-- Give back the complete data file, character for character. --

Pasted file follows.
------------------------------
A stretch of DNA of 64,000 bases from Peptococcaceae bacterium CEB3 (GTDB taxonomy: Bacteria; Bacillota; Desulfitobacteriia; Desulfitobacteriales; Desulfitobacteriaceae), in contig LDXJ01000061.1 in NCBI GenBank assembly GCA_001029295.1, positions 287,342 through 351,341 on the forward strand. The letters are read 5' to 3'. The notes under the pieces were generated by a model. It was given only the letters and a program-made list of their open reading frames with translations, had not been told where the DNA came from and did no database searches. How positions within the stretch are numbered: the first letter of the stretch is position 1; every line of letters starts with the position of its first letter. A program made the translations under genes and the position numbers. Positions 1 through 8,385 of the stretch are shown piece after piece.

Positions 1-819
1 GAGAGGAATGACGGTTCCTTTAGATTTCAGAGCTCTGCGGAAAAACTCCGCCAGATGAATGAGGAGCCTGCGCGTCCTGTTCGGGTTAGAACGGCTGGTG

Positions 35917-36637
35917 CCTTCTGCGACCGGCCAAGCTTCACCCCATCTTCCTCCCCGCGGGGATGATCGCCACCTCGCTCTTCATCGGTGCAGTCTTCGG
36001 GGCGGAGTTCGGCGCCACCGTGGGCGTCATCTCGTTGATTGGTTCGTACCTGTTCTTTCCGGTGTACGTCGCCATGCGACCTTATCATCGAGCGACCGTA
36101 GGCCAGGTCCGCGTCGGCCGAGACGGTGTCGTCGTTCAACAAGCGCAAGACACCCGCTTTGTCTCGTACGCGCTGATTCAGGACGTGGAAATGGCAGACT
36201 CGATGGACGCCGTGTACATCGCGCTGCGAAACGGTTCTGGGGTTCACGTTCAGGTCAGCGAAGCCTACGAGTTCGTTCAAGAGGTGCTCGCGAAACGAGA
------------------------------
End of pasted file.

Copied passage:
A stretch of DNA of 64,000 bases from Peptococcaceae bacterium CEB3 (GTDB taxonomy: Bacteria; Bacillota; Desulfitobacteriia; Desulfitobacteriales; Desulfitobacteriaceae), in contig LDXJ01000061.1 in NCBI GenBank assembly GCA_001029295.1, positions 287,342 through 351,341 on the forward strand. The letters are read 5' to 3'. The notes under the pieces were generated by a model. It was given only the letters and a program-made list of their open reading frames with translations, had not been told where the DNA came from and did no database searches. How positions within the stretch are numbered: the first letter of the stretch is position 1; every line of letters starts with the position of its first letter. A program made the translations under genes and the position numbers. Positions 1 through 8,385 of the stretch are shown piece after piece.

Positions 1-819
1 GAGAGGAATGACGGTTCCTTTAGATTTCAGAGCTCTGCGGAAAAACTCCGCCAGATGAATGAGGAGCCTGCGCGTCCTGTTCGGGTTAGAACGGCTGGTG

Positions 35917-36637
35917 CCTTCTGCGACCGGCCAAGCTTCACCCCATCTTCCTCCCCGCGGGGATGATCGCCACCTCGCTCTTCATCGGTGCAGTCTTCGG
36001 GGCGGAGTTCGGCGCCACCGTGGGCGTCATCTCGTTGATTGGTTCGTACCTGTTCTTTCCGGTGTACGTCGCCATGCGACCTTATCATCGAGCGACCGTA
36101 GGCCAGGTCCGCGTCGGCCGAGACGGTGTCGTCGTTCAACAAGCGCAAGACACCCGCTTTGTCTCGTACGCGCTGATTCAGGACGTGGAAATGGCAGACT
36201 CGATGGACGCCGTGTACATCGCGCTGCGAAACGGTTCTGGGGTTCACGTTCAGGTCAGCGAAGCCTACGAGTTCGTTCAAGAGGTGCTCGCGAAACGAGA